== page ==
In an exclusive interview for eitb.com, Justo Sarria, owner of Basque Country Imports, talks about the economic crisis and his life far from the Basque Country.
Some predominant stereotypes that describe the life of Basques who emigrated to America in the early 1900s and later in the 1960s is that they left the Basque Country
because it was hard to find a job.
Their early life in the United States was really hard and it usually was more difficult for men to learn English, as they spent long periods of time on their own looking after the sheep on the mountains.
Unlike all those men and women, Justo Sarria, born in the fishing village of Lekeitio, did not leave the Basque Country in search of a job.
"My father was the owner of two companies
I was born in a wealthy family.
There were seven cars in Lekeitio and my father had one of those seven cars", Justo remembers in an exclusive interview for eitb.com in Boise.
Justo left the Basque Country at the age of 18 fleeing the political situation of the Franco regime and, unlike most of the Basques, his arrival there was not hard as he had some relatives in Boise who owned a ranch by the time he got there and he even had a tutor at home to learn English.
Since then, the standard of living of the Basques in Boise has improved 500 percent, Justo
There are not Basque sheepherders now.
Most of them took another job, so did Justo
He was working for American Natural Resources, a renewable energy company, for 27 years.
Then, in 1990, he
decided it was time for a change.
Despite his complete lack of experience as an importer, Justo created Basque Country Imports, a business that supplies local restaurants and distributes traditional Basque foods in the Northwest of the United States.
Thanks to Justo
, many American Basques can cook with piquillo peppers from the Basque Country
, drink Rioja wine and get other traditional products such as cider, Idiazabal cheese, anchovies and sardines.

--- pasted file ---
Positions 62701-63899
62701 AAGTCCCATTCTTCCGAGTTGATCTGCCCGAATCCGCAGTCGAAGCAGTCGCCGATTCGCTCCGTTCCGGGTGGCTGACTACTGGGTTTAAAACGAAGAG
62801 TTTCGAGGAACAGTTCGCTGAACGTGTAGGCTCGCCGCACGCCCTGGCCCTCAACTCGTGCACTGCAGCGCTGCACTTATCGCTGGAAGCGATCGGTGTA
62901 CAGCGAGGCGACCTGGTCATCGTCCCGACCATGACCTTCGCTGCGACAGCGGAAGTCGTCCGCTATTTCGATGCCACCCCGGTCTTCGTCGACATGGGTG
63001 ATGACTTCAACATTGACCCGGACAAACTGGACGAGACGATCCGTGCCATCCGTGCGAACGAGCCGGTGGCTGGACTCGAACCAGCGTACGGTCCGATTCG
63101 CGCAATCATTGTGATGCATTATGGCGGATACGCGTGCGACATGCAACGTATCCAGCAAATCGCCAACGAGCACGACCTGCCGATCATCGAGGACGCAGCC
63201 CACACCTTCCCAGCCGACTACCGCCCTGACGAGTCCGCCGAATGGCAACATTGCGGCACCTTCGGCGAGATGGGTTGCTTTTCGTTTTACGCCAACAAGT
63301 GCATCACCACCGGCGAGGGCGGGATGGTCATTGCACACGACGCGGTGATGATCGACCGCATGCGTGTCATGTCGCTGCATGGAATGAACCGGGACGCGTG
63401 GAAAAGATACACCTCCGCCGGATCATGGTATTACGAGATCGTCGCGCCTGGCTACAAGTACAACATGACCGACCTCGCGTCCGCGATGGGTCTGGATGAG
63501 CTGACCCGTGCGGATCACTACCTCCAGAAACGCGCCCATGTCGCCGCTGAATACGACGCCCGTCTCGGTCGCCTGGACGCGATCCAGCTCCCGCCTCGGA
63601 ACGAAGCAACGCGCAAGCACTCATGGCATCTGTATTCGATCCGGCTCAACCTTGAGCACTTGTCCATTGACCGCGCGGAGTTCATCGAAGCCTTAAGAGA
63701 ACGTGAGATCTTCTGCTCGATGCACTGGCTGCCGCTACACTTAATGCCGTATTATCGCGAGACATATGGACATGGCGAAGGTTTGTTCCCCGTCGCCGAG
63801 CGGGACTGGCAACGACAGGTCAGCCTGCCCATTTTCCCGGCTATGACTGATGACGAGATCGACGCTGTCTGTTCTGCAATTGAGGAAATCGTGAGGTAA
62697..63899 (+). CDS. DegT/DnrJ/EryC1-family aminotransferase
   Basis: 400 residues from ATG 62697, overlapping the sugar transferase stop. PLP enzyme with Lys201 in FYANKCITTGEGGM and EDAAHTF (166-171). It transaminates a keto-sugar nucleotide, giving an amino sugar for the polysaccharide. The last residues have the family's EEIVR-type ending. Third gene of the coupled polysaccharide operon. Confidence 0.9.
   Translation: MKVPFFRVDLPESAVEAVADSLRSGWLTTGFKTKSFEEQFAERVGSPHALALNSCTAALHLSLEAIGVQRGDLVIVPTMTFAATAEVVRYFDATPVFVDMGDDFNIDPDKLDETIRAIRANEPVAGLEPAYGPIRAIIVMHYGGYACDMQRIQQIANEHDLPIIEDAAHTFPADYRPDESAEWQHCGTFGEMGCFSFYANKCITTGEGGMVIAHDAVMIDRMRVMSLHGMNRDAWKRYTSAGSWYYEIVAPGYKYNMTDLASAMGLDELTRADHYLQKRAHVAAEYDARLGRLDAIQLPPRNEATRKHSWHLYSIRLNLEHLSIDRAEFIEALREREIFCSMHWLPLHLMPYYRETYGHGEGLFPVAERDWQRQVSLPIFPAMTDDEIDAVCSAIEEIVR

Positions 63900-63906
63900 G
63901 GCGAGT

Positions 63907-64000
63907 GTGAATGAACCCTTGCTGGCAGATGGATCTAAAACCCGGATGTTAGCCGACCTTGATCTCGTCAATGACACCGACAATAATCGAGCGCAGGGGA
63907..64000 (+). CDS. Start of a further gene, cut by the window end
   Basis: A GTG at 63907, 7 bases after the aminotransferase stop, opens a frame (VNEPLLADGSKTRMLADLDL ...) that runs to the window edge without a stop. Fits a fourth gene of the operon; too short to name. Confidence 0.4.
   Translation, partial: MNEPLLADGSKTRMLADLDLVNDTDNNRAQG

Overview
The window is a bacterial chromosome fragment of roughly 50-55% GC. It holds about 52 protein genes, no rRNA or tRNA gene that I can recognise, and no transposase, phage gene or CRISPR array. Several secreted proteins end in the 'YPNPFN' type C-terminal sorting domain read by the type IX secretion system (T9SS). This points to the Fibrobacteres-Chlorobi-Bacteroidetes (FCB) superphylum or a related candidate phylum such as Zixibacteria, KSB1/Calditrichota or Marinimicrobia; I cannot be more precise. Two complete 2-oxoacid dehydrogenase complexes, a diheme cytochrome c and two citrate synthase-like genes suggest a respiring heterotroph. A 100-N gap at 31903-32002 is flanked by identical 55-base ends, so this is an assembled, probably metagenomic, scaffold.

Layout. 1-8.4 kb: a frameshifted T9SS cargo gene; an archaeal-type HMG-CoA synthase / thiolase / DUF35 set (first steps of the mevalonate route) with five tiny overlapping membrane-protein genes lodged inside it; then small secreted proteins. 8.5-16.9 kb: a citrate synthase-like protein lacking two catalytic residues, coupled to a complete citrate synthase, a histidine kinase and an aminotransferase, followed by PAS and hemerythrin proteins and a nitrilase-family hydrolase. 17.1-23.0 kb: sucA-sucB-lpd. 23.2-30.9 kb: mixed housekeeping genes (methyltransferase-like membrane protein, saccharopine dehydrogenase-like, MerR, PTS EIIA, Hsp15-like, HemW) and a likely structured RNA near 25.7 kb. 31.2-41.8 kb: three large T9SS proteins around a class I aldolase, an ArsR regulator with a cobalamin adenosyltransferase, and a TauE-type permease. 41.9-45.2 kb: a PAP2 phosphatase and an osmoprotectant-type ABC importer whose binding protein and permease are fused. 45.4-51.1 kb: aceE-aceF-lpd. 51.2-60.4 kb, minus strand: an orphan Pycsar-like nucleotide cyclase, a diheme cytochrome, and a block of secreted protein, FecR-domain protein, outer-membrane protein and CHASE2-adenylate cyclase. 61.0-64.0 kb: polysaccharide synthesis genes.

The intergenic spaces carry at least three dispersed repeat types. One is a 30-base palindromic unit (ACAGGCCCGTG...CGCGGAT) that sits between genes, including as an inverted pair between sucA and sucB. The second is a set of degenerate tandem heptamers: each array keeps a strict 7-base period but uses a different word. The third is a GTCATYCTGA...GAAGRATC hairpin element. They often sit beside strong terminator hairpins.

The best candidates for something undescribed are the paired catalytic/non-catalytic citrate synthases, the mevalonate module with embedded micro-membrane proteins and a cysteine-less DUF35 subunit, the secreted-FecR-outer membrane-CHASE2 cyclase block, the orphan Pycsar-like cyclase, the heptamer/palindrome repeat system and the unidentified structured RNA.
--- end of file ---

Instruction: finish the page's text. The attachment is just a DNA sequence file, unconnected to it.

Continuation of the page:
first product was Faustino wine, with whom he
signed an exclusivity agreement that lasted 11 years and helped Basque Country Imports
Although in general his
business has gone well, Justo
does not forget that there have also been some difficult times.
"We lost Faustino after 11 years and then we started to bring wine from other countries such as Chile, Argentina, France and Italy", Justo
The economic situation is also affecting Justo's business, more than the current dollar-euro exchange rate.
"In the past, you went to Ketchum and took a 14 dollar wine and they did not want it.
They wanted a 25, 30 or 35 dollar wine.
Nowadays, they want 6 dollar wines", Justo
misses the Basque Country
and goes back at least once a year.
could not go back there for good.
"Basque weather kills me", he
, only Basque is spoken and both his
son Edu and Amaya, born in Boise, speak Basque.
, the essence of being Basque is to speak Euskera, the Basque language.
"A nation looses its identity when its inhabitants do not speak their mother language", Justo
"There are parents here in Boise who haven't taught Basque to their children, not even Spanish.
Their mother tongue is Basque but they talk to to their sons and daughters in English", Justo
I am a Basque born in Boise'", Justo
was also among those who organized the day of the Basque homeland in Boise for the first time.
"People from all over the western United States came to Boise.
The Basque flag was flying in the Capitol building.
It was something incredible", Justo
says with pride.